I chose to approach dating differently after 12 years of getting it wrong
Sueann Tan // February 13, 2019, 12:11 am
Between the ages of 17-29, I was always with someone and was never single for more than 3 months. But after breaking up with my last boyfriend, I decided to intentionally be single for a while. No dates, no hookups, no relationships, no ‘maybe boyfriends’.
Being intentionally single showed me how much validation I had required from being with someone. I had no idea how to be alone. I settled for anyone who was willing to shower me with attention and affection. I didn’t even know what my values or convictions were because I had often compromised and wavered for the sake of keeping a man with me.
I was the girl with the foot on the accelerator. I was the one in control.
It was a tough 2 years trying to unlearn all my toxic dependency and identity issues, but I thank God that I stuck to it because it really made me grow as a person. During this no-guy season, I got to learn and define who I am, what I really want and what I really don’t want.
I was very intentional about evaluating when I was ready to date again, and I prayed a lot about it.
Not too long ago, my prayer was this: to be allowed to try dating again. I asked to meet someone like-minded: A man who loved God as much as (or more than) me, a man who was just as willing as I am to see this world and this life on earth differently.
And then I met someone.
He was introduced by a mutual friend who felt we could be connected by our similar interests. Even though we began to hit it off, I kept a loose hold on my expectations, learning from experience not to rush and to allow a genuine friendship to form.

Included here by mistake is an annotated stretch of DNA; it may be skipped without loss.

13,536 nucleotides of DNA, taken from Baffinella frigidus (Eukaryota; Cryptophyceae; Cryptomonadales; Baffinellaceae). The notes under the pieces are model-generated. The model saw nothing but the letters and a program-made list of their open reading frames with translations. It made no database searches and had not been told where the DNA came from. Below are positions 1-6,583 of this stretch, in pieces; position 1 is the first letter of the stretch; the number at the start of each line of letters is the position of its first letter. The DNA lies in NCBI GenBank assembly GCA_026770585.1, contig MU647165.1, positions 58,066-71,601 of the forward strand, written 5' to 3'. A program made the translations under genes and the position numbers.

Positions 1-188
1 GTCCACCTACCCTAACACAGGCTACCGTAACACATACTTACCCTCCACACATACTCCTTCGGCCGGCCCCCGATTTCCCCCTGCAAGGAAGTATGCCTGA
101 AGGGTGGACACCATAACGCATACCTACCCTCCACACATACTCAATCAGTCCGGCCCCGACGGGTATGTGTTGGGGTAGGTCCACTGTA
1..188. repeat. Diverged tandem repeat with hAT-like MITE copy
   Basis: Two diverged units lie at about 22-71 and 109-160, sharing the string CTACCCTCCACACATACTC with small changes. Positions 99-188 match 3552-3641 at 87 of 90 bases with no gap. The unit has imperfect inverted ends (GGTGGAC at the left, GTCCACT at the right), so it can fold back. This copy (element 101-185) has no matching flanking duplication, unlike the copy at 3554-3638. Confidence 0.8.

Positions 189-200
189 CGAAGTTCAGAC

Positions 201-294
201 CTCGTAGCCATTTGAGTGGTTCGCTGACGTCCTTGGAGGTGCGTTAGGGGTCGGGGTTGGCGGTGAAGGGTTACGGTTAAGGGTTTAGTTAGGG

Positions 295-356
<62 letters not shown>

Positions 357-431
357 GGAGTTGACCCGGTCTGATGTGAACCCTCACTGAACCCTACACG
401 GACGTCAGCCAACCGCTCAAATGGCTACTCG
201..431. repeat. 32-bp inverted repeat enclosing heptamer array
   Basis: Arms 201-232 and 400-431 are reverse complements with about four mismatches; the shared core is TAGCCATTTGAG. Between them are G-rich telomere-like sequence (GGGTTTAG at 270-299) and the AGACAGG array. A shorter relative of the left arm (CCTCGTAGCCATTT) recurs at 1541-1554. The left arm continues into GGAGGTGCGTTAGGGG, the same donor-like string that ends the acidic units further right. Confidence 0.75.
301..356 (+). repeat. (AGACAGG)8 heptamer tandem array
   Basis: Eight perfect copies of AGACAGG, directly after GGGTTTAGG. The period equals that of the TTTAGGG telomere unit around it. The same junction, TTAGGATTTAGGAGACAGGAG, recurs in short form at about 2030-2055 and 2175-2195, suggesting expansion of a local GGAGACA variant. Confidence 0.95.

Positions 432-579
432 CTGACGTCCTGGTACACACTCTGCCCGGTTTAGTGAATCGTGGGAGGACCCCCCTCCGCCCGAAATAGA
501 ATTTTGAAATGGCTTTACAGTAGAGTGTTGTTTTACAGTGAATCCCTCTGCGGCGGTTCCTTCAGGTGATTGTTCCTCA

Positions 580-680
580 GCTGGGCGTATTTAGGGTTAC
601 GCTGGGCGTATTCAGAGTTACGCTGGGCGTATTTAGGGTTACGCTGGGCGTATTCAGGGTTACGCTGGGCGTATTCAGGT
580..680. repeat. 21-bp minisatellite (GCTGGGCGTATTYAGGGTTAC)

A little-sparked interest gradually turned into nice warm fuzzy vibes, and this young man surprised me pleasantly by stating his interest in me on our second meet. Nonetheless, I knew deep down that we needed to take it slow.
In my previous romantic experiences, I was always, always in a rush. I flirted, cajoled and manipulated the man to make a move as quickly as possible. I was the girl with the foot on the accelerator. I was the one in control. I wanted things to go in the pace that I desired because if the guy didn’t respond fast enough, it exposed my insecurity of being alone and without any male affection.
Now this dude, he was a certain something. He was a good man who was falling in love with God, he was a wonderful conversationalist, he had a childlike heart, he loved children and animals, and he was definitely not a player. I saw that he viewed relationships and women seriously, and with respect.
My inner Disney princess was so ready to let this Prince Charming sweep me off my feet. But I knew if I wanted something meaningful – something that would last – I needed to take it slow.
I really loved his company. And though I saw his amazing traits, I wasn’t sure who he really was yet. And he didn’t know who I can really be too.
He hadn’t seen the way I can be on a bad day. He hadn’t experienced me spacing out when someone is talking. He hadn’t seen how needy I can be. He hadn’t seen the ugly snotty cry I can get into at church worship sessions. He hadn’t heard my loud and sometimes extremely intimidating laughter. (I was still doing the “feminine fun girl laugh” at our meetings, I think.)